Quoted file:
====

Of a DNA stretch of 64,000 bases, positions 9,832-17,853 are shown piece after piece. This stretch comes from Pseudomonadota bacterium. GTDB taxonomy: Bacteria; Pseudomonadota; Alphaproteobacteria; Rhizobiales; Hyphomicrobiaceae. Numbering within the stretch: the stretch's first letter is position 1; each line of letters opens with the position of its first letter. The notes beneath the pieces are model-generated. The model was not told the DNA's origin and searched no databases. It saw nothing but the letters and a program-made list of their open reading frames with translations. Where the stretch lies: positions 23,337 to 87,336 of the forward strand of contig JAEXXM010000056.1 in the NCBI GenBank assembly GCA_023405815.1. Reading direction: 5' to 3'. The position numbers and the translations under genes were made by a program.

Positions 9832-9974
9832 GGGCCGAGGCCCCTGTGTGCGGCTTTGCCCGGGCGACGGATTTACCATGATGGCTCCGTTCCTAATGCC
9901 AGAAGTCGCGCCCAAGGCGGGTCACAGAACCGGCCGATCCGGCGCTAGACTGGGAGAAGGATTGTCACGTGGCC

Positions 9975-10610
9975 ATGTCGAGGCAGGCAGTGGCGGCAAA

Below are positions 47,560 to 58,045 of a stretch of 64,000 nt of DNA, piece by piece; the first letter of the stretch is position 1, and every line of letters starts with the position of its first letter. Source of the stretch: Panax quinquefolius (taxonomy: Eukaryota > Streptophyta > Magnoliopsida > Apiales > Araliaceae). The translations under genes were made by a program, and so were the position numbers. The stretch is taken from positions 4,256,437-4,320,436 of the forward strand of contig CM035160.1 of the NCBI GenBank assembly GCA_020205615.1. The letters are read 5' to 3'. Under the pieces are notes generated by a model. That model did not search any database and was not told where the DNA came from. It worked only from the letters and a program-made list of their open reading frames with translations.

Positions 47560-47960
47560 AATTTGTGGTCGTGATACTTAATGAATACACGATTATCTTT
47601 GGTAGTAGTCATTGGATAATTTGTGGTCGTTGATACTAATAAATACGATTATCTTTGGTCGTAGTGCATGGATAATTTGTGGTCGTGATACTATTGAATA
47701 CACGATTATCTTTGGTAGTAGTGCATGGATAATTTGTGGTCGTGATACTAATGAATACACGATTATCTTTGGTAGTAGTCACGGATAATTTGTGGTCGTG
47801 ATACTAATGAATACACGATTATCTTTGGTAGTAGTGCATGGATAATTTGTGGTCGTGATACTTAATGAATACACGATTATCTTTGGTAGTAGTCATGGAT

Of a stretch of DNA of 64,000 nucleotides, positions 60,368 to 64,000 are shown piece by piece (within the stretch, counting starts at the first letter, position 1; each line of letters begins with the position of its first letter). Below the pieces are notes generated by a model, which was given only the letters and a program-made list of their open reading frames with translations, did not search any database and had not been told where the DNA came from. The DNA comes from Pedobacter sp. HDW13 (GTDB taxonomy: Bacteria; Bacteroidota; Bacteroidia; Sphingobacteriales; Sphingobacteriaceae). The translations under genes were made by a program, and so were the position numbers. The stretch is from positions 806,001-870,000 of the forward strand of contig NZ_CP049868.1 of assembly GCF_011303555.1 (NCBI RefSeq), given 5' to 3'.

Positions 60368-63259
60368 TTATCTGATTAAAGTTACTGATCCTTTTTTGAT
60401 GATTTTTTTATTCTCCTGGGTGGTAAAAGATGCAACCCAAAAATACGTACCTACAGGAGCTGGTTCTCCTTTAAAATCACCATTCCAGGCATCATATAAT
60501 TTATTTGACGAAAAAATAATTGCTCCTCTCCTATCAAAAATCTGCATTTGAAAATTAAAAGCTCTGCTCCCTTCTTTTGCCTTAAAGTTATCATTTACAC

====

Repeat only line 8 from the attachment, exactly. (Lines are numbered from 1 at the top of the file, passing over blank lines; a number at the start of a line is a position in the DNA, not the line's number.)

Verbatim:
Positions 47560-47960